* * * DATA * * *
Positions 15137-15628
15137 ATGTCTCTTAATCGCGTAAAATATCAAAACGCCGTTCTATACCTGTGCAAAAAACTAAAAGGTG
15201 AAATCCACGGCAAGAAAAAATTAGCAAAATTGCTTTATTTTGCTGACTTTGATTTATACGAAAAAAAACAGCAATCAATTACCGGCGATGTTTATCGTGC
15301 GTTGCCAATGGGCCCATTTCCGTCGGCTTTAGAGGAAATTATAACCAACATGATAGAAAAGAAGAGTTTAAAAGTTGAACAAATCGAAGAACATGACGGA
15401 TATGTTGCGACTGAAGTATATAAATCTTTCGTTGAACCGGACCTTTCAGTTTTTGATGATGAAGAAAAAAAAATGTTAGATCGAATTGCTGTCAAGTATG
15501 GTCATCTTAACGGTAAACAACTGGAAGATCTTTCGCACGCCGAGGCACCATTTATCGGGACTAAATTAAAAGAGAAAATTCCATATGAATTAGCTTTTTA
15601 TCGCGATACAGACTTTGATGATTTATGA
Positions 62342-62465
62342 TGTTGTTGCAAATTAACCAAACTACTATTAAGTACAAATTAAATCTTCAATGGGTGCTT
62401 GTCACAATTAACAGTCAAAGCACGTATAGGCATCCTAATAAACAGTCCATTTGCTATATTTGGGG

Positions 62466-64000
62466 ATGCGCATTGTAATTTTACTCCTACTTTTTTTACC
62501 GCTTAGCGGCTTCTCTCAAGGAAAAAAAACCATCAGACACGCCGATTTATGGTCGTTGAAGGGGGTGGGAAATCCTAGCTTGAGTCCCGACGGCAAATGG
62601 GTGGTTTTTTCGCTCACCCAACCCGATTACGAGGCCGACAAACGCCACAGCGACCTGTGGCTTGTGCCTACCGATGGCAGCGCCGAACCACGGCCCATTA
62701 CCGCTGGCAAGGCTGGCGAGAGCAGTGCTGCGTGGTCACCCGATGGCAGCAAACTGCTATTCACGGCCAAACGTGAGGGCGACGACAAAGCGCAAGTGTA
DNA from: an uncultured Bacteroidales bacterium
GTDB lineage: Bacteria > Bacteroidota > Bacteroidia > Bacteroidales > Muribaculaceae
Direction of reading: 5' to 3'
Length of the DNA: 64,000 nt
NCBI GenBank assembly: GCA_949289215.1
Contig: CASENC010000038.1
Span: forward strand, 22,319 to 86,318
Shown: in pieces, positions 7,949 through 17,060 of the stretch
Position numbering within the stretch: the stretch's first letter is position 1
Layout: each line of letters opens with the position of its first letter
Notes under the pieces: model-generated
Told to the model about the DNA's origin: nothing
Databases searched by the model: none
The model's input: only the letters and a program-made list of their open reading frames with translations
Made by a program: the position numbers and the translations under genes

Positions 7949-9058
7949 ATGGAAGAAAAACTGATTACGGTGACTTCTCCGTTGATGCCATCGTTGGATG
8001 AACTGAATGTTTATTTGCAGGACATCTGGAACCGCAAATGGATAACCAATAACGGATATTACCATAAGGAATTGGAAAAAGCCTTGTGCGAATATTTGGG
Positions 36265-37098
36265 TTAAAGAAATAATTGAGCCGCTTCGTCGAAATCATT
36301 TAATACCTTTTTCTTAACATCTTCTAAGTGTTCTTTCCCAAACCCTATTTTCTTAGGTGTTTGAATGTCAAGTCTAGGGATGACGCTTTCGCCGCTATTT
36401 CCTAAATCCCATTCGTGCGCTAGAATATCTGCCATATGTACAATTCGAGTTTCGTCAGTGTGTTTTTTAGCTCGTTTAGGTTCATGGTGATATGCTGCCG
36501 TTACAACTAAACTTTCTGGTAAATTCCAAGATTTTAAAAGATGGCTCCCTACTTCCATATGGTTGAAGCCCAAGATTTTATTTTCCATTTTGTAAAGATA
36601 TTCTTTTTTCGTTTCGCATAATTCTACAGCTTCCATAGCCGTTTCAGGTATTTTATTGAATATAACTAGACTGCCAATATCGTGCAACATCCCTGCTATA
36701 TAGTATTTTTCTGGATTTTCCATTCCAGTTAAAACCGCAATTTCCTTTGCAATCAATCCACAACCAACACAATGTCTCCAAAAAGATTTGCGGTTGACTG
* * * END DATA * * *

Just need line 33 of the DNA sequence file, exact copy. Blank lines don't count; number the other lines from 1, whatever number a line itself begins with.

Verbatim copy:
8001 AACTGAATGTTTATTTGCAGGACATCTGGAACCGCAAATGGATAACCAATAACGGATATTACCATAAGGAATTGGAAAAAGCCTTGTGCGAATATTTGGG